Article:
Brazilian politics
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Brazilian Politics. Leigh Anne Alford, Emily Behncke , Sofia Leon, Janet Mozaffari. Governmental Structure. Union of 3 Distinct Political Entities (“spheres of government”): The States The Municipalities The Federal District Federation is set on 5 fundamental principles: Sovereignty

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Brazilian Politics

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Brazilian politics

Brazilian Politics

Leigh Anne Alford, Emily Behncke, Sofia Leon, Janet Mozaffari


Governmental structure

Governmental Structure

Union of 3 Distinct Political Entities (“spheres of government”):

The States

The Municipalities

The Federal District

Federation is set on 5 fundamental principles:

Sovereignty

Citizenship

Dignity of human beings

Social Values of labour and freedom of enterprise

Political pluralism

Classic Branches of Government (under checks and balances):

Executive

Legislative

Judicial


Governmental structure1

Governmental Structure

  • Form of Government: Democratic Republic

  • President (Dilma Rousseff): Head of State and Head of Government

  • Legislative houses are main source of law in Brazil

  • National Congress consists of Chamber of Deputies and the Federal Senate

  • Largest Political parties represented in Congress:

  • Workers Party (PT)

  • Democrats (DEM)

  • Brazilian Democratic Movement Party (PMDB-center)

  • Brazilian Social Democratic Party (PSDB)

  • Progressive Party (PP)

  • Brazilian Labor Party (PTB)

  • Liberal Party (PL)

  • Brazilian Socialist Party (PSB)

  • Popular Socialist Party (PPS)

  • Democratic Labor Party (PDT)

  • Communist Party of Brazilian (PCdoB)


Lula s brazil

Lula’s Brazil

  • Served as President from 2003 – 2010

  • Founding member of Worker’s Party

  • Focus on social reform projects (Fome Zero, BolsaFamilia, etc)

  • Rapid increase in foreign trade/diversifying relations with foreign governments

  • Held 80% approval rating during his presidency

  • Brought 21M Brazilians out of poverty since 2003 & created a record 15M jobs

“I ran for president because I was certain I could do what I

was waiting for others to do for me.”


O presidente

O Presidente

  • One year into Presidency

  • Society First, Market Second Philosophy

  • Increased average grant of BolsaFamilia by 20%

  • Promises to move all 16M Brazilians above the poverty line by end of first term in 2016

  • Distanced herself from Lula’s more exotic foreign policy initiatives (e.g. pulled troops out of Haiti)

  • Maintain lid on spending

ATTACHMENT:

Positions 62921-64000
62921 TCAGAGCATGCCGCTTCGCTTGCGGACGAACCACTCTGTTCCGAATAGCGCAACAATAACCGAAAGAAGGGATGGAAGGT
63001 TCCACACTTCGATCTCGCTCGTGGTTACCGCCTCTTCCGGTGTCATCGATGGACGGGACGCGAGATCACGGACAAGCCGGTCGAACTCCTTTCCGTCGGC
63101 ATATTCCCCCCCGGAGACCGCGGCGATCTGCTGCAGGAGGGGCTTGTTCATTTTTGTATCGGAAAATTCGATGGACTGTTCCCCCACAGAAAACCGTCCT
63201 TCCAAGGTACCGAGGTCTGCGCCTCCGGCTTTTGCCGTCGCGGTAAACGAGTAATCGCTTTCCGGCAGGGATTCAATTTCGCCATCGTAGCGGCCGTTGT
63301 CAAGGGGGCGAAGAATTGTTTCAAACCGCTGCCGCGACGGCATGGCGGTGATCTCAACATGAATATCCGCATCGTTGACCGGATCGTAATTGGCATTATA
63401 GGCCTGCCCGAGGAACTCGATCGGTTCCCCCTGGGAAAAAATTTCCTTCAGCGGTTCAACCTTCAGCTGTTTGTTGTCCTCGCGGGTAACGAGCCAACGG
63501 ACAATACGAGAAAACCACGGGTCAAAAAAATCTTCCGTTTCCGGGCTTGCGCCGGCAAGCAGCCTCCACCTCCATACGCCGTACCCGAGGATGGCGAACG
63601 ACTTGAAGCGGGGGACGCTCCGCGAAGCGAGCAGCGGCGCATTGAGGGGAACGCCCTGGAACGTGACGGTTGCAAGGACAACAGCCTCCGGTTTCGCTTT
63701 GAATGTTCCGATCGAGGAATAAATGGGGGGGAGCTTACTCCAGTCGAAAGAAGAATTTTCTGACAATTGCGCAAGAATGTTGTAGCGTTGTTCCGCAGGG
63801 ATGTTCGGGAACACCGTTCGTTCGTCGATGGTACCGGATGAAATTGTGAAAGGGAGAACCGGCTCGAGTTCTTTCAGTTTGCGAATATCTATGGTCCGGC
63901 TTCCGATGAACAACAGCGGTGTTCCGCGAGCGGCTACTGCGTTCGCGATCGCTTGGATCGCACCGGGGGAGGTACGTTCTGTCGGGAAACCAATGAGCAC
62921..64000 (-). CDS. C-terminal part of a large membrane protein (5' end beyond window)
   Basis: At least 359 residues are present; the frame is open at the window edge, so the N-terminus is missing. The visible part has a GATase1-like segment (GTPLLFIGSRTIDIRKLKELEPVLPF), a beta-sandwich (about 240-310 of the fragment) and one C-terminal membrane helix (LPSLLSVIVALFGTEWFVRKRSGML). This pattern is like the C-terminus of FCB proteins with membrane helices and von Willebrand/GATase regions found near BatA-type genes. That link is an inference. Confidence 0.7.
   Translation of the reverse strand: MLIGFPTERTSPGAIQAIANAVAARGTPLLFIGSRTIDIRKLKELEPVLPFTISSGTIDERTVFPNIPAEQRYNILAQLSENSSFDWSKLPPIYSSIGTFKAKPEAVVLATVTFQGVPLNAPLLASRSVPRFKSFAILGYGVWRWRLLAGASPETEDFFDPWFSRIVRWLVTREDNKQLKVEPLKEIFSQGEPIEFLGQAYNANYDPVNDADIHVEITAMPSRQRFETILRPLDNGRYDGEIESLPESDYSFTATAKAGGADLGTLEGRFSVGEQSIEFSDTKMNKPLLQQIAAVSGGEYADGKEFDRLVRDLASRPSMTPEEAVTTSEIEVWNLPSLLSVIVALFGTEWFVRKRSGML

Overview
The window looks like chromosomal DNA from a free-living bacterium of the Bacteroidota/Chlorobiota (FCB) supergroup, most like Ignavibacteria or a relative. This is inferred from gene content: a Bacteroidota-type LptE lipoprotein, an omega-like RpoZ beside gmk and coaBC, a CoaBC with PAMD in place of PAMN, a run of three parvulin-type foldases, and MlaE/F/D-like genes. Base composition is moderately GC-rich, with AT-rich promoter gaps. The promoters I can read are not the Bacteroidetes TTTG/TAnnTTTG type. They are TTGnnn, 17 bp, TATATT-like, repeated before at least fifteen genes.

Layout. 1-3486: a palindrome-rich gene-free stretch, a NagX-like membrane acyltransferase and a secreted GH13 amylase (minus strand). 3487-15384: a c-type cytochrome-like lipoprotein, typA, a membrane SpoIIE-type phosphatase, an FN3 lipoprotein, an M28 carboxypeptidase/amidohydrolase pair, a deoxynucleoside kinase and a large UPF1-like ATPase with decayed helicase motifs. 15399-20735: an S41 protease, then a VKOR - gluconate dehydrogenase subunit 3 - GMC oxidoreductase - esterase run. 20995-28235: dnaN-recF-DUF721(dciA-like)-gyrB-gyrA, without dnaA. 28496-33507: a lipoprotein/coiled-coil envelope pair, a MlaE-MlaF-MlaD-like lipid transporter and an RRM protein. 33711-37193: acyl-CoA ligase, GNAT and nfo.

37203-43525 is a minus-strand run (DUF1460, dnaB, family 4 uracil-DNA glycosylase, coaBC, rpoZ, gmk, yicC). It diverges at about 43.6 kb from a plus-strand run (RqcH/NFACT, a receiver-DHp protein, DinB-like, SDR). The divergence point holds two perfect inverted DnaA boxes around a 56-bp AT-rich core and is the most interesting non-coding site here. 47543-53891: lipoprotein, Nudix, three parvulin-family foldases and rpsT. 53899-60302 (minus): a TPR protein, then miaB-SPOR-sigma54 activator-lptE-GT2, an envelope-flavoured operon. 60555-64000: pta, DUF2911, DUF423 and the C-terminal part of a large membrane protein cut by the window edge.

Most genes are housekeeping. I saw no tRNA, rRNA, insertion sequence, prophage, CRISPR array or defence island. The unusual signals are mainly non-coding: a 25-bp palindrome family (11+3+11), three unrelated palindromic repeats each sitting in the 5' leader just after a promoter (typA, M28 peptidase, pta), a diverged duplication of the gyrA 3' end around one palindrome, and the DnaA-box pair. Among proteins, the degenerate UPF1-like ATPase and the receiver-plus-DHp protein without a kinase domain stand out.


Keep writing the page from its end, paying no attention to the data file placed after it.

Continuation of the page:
Brazilian law

Brazilian Law

Federal Constitution was promulgated on October 5, 1988 and forms the basis for Brazilian law

-Organized as a Federative Republic

-There have been 53 amendments

-States (26) have their own constitutions

Highest court is the Supreme Federal Court

Supreme Federal Tribunal was the first court in the world to transmit its session on TV and on YouTube

In December 2009, Supreme Court even began using Twitter to display schedules and share most important decisions made


Brazilian military

Brazilian Military

Largest armed force in Latin America (328,000 members)

3 branches of Brazilian military:

1. Brazilian Army (236,000 personnel)

2. Brazilian Navy (only Navy in Latin America to operate an aircraft carrier)

3. Brazilian Air Force (700 manned aircraft)

States’ Military Police operates as ancillary force of the Army but is under the control of the individual state governors


Itamaraty s foreign policy

Itamaraty’s Foreign Policy

  • Headcount increased:

    • 300 extra diplomats under Lula, similar plan under DilmaRoussef

    • Brazil now has more diplomatic missions in Africa than Britain

  • Strengthening ties with other Latin American countries

    • Southern Cone Common Market (Mercosul) & Union of South American Nations

    • Multinational U.N. stabilization force in Haiti, the MINUSTAH

    • Lula offered uncritical backing to Venezuela’s Hugo Chávez and Cuba’s Castro brothers


Itamaraty s foreign policy1

Itamaraty’s Foreign Policy

  • Assert itself as a countervailing force to US political and economic influence in Latin America

    • Multilateral diplomacy through the UN, OAS

    • Iranian efforts @June 2010: Brazil placed itself in between the US and Iran in an attempt to create a resolution to Iran’s nuclear situation in association with Turkey to form an amicable solution that would repel the Americans and Europeans from taking a hard stance on Iran’s nuclear program. WHY TRY? Lula, a former trade-union leader, fancied himself as the man to talk Iran into obeying the world’s nuclear rules, thinking sanctions will bring that effort to nought.

    • Euro Crisis @Fall 2011: Brazilian officials also suggested Brazil, Russia, India China and South Africa should come to the aid of the eurozone by buying the region’s bonds.

    • Unrealistic currency war @Sept 2011: Proposing changes to WTO rules that for actions to be taken against countries that devalue their currency to artificially increase exports


Itamaraty s foreign policy2

Itamaraty’s Foreign Policy

  • Will these actions backfire?

    • The United States Congress may be even less willing to support the elimination of a tariff on Brazil’s sugar-based ethanol, for example

    • Will Brazil gain a permanent seat on the Security Council?

  • United States Congress may be even less willing to support the elimination of a tariff on Brazil’s sugar-based ethanol


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